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SINCE 1952
Earth Science cover
Estonian Journal of Earth Sciences
ISSN 1736-7557 (Electronic)
ISSN 1736-4728 (Print)
Impact Factor (2022): 1.1
Drivers of the Late Ordovician Mass Extinction: redox, volcanism, atmospheric oxygen/carbon dioxide and/or glaciation; p. 150

Audrey Morrison, Amy Lefebvre, Ariel Van Patter, Alyssa Davis, Matthew Oelschlagel, Nigel Blamey, Jisuo Jin, Sylvia Riechelmann, Uwe Brand

The Late Ordovician marks an epoch of substantial change during Earth’s geologic history. It documents the first mass extinction event of the Phanerozoic, which wiped out a plethora of marine genera. Though signatures of the extinction event are quite evident on the species level, there are many underlying uncertainties as to which factors drove the near destruction of Ordovician marine life. The exact causes and contributing factors of the Late Ordovician Mass Extinction (LOME) are highly debated. Previous studies propose processes such as redox shifts, volcanism, deep-water anoxia, low atmospheric oxygen, or excess CO2 as significant influencers. 

In this study, we utilized a multi-archive/proxy approach in reconstructing paleoenvironmental, stratigraphic, chronologic, and diagenetic signatures of halite and carbonate sequences from two localities containing the Ordovician–Silurian boundary. Our preliminary findings suggest that an abrupt, multi-pulsed glaciation was probably the main driver of the LOME. However, the exact duration, intensity, and number of cooling pulses are still up to interpretation and will require additional geochemical work to paint the entire picture. 

Samples were obtained from two localities of similar low paleo-latitudes. Marine halite and carbonate were obtained from the upper Ordovician Red Head Rapids Formation, Hudson Bay Basin, Canada. Another suite of halite was collected from the Ordovician/Silurian Mallowa Salt Formation, Canning Basin, Western Australia. 

The diagenetic integrity of Red Head Rapids halite and carbonate were assessed through strontium isotope analysis. Since the strontium isotope remains in equilibrium with seawater, we can cross-analyse the preservation potentials of both marine archives. All sample results lay within the ± 0.00006 ‰ natural variation of 87Sr/86Sr measured in modern marine counterparts, providing evidence of primary material and accurate paleo-interpretations.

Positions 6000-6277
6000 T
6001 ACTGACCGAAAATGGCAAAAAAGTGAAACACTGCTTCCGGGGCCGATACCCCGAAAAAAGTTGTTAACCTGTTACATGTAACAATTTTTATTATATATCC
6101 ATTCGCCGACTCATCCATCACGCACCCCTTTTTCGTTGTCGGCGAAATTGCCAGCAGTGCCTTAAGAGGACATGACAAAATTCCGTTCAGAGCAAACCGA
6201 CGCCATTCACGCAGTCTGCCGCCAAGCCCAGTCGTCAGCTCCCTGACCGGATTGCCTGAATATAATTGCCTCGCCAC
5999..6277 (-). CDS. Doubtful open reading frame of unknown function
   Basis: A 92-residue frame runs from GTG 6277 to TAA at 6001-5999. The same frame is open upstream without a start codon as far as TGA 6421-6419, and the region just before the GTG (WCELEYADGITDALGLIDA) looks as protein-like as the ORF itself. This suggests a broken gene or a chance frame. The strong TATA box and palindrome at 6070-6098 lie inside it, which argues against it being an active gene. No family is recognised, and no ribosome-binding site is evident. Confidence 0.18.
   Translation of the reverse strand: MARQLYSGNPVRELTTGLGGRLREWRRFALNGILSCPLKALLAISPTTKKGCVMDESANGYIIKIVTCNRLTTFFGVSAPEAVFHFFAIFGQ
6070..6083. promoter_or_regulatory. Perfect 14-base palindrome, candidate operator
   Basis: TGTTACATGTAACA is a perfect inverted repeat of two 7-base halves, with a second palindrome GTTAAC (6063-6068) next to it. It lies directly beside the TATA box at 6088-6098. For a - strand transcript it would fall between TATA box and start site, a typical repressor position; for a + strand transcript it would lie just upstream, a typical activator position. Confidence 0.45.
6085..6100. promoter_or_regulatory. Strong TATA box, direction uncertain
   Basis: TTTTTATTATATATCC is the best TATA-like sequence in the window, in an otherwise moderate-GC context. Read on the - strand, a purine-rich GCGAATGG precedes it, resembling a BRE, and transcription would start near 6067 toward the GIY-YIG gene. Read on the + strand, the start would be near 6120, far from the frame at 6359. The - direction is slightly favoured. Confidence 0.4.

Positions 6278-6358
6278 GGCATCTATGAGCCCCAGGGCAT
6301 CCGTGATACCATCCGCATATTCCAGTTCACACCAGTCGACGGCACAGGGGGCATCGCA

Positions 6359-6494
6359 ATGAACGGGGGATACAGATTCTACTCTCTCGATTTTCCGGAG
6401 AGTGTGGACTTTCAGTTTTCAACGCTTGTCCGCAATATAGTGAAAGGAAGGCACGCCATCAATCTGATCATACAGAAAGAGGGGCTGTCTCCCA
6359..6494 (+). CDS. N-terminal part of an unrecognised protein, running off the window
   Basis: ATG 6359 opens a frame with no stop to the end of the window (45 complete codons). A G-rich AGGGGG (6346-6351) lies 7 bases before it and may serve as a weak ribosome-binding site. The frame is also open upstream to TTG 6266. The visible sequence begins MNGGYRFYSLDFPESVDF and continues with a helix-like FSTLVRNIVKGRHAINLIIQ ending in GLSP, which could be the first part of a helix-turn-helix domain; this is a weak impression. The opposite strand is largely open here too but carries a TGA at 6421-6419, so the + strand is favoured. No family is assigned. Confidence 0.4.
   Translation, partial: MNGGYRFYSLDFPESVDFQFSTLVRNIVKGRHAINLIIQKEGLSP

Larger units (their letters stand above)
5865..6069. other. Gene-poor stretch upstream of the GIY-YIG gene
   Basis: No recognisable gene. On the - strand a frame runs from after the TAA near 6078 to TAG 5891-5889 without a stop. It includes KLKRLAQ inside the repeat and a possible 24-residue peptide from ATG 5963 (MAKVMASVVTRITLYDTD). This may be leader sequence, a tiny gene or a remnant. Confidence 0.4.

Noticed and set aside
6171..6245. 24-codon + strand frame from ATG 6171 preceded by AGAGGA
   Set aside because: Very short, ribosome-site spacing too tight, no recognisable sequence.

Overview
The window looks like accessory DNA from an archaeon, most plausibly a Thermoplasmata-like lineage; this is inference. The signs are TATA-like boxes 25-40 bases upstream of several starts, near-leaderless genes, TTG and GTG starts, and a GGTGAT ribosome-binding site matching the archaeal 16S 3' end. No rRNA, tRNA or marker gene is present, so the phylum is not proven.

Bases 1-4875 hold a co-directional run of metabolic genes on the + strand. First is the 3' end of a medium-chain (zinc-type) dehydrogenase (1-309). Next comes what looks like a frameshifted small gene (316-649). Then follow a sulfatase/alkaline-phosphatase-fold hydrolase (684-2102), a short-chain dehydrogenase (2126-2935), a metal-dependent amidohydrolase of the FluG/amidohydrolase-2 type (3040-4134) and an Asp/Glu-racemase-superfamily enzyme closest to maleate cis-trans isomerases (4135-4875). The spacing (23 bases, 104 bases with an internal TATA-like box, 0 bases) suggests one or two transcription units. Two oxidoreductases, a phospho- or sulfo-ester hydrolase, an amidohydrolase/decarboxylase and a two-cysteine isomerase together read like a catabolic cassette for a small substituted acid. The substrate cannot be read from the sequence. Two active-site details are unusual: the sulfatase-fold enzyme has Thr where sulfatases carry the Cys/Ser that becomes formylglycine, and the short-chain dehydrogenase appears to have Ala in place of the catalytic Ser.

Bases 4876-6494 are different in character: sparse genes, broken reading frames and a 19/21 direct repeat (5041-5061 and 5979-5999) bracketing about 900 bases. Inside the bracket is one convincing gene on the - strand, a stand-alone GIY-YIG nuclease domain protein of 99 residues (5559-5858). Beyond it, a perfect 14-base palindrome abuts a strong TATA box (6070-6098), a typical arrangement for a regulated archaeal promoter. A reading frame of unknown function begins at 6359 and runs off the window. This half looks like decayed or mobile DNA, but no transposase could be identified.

Trace element chemistry study was conducted on halite samples from both localities. Previous studies suggested that the spikes of Hg, Mo, and U concentrations signify the aftermath of a greenhouse event that triggered the expansion of deep-water anoxia. Furthermore, heightened volcanic activity led to significant greenhouse gas emissions and produced a period of warming. Instead, our halite Hg, Mo and U concentrations are extremely low, many below detection limits, which correspond to glacial signatures of an icehouse. Interpretation of the sedimentary cerium anomaly of the Red Head Rapids and Mallowa salts also revealed characteristics of an oxygenated marine environment, with all calculated values below the threshold, typical of anoxia. 

Rigorous halite fluid inclusion analysis was conducted to qualitatively distinguish between primary and secondary material based on size, shape, orientation, and multiple growth pat­terns. Microthermometry homogenization temperatures derived quantitative distinctions between primary and secondary fluid inclusions of preserved and altered material, respectively. Paleotemperatures of primary fluid inclusions exhibited oscillations that were evident of daily/seasonal variation of inter- and/or glacial times, averaging approximately 24.2°C ± 0.5°C for the latest-Ordovician–earliest-Silurian. Apart from minor fluctuations, we noticed up to four major cool­ing pulses associated with the major glaciation characterizing the latest-Ordovician–earliest-Silurian time.

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